As the week comes to a close, today's theme emerged as one of thirst, both literal and figurative. My mouth seemed unable to reach a state of equanimity and fluid balance today, remaining just slightly dry and uncomfortable throughout the day. Multiple bottles of spring water, a few cups of decaf coffee (admittedly a diuretic), and a few sessions of toothbrushing later, and the thirst just barely abated by the end of my long workday which was sandwiched between two different per diem gigs of short duration (two home visits as a visiting nurse before 9:00 this morning, and three hours as a clinic nurse this evening after 5).
Speaking of thirst, my experience of patients today also revealed an unrequited longing. For what, you may ask? A longing for self-empowerment among my patients, for the taking of personal responsibility, and for patients to fully appreciate the quality of care which we provide. There exists for most of us an unquenchable thirst for patients to seize their own care by the horns, take charge of their lives, and rise above the feelings of disenfranchisement and disempowerment which relegate many of them to the ranks of the Walking Wounded.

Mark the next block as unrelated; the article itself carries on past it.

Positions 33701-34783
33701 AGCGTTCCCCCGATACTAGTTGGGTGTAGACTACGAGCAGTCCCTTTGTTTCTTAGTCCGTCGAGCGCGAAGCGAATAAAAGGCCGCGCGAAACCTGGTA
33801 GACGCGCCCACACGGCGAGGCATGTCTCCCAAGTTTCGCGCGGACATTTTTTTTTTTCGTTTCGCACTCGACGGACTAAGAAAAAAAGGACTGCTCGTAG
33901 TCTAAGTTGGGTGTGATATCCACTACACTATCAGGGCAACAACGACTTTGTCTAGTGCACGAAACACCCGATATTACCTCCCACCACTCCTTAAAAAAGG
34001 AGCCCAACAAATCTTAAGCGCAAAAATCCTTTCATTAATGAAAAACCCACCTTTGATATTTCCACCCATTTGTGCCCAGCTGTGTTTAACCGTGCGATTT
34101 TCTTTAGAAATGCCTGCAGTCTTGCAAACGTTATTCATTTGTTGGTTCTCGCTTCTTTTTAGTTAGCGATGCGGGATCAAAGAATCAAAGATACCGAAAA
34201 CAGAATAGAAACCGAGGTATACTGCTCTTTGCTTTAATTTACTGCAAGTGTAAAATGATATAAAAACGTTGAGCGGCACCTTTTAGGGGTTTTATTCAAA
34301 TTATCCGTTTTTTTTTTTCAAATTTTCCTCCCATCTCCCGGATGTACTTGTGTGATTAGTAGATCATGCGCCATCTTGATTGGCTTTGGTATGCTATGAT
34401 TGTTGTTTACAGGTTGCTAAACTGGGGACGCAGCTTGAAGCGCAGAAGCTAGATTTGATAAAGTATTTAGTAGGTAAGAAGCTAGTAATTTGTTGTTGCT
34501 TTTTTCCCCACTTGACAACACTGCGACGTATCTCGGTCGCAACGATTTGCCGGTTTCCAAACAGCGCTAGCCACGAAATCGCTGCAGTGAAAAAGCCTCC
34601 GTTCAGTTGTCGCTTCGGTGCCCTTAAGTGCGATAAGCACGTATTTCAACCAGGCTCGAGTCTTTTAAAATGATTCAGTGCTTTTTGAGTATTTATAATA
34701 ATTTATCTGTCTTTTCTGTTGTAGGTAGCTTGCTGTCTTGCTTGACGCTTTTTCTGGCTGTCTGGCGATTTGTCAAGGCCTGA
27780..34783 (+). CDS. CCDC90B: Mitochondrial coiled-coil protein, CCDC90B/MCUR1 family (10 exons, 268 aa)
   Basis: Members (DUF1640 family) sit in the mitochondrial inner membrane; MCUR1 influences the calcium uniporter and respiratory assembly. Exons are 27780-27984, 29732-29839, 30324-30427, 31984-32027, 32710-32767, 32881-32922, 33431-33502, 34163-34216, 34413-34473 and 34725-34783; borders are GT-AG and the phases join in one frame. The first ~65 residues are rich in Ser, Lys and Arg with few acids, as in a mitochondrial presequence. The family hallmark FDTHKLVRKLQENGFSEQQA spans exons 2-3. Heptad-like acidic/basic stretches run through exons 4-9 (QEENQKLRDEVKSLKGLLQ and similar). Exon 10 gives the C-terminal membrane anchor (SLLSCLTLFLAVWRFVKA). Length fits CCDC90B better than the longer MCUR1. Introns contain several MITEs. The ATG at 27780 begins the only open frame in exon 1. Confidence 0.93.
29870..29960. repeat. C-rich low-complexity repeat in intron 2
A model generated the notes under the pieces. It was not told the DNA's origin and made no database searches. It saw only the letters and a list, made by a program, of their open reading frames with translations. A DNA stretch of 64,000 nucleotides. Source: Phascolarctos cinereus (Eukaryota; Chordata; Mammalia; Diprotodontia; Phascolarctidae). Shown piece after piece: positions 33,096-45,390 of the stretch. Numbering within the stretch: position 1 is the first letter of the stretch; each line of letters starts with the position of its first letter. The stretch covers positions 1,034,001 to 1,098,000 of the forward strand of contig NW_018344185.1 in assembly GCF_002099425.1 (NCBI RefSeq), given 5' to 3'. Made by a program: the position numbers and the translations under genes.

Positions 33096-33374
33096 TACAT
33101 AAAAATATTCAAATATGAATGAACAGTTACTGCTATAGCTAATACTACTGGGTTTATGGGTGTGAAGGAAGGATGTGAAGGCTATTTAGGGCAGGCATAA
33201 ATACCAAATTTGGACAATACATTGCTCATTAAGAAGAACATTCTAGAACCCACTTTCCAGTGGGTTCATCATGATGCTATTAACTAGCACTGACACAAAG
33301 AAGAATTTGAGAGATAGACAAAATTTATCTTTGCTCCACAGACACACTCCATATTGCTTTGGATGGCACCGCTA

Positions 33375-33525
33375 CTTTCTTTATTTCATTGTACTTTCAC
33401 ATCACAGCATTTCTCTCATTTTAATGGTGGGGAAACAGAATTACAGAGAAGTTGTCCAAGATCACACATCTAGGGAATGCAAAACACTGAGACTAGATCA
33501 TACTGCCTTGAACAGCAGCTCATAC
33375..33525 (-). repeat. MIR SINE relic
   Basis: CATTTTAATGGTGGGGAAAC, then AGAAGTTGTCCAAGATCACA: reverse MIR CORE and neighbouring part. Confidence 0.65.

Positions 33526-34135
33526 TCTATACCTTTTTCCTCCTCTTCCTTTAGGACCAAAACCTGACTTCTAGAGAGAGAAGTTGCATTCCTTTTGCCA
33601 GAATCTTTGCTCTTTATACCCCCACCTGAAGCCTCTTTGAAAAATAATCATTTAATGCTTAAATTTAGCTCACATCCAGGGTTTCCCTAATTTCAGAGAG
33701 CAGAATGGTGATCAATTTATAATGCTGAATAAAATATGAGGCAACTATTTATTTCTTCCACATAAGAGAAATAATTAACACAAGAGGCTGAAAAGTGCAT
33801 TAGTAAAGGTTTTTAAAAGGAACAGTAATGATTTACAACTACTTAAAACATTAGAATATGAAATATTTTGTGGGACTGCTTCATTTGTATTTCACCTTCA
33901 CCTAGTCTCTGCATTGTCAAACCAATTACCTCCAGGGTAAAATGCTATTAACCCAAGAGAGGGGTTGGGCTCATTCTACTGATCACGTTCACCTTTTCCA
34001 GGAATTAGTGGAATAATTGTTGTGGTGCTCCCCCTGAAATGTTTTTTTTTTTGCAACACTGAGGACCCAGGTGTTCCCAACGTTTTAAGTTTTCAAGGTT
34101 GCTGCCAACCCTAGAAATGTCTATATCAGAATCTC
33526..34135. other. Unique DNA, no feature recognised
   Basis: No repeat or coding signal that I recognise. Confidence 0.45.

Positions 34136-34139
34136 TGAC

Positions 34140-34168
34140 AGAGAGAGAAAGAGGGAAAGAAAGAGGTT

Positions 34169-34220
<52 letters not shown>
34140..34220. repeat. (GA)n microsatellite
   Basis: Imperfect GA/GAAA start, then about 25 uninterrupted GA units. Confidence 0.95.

We sometimes long for more patients who will honor their commitments to appointments, show up for surgery, and come in for bloodwork in a timely manner. We wish that a larger number of our patients could arrange their own transportation and advocate for themselves in the face of a bureaucratic system which seems to promise their disempowerment.
Of course, any of us could at any time choose to work in a suburban clinic, serving white middle-class baby-boomers in need of throat cultures, prostate exams and Prozac. Instead, we choose to slog away here in the inner city, fighting the good fight, improving the healthcare of "vulnerable populations", giving of ourselves and hoping to prevent negative outcomes for patients with multiple co-morbidities and the added insult of poverty.
Communities of color suffer disproportionately from a multitude of diseases when compared to their white counterparts. They also are documented as being more likely to receive substandard medical care, less aggressive treatment of chronic and acute disease, substandard pain management, and are underrepresented in clinical studies and pharmaceutical trials. A burden unknown by mainstream American citizens? You bet.
In the end, what do we really thirst for? We thirst for justice, for parity, for equanimity, for equalized distribution of resources and healthcare dollars, and the recognition that our thirst may very well be the fuel for future change and revolution.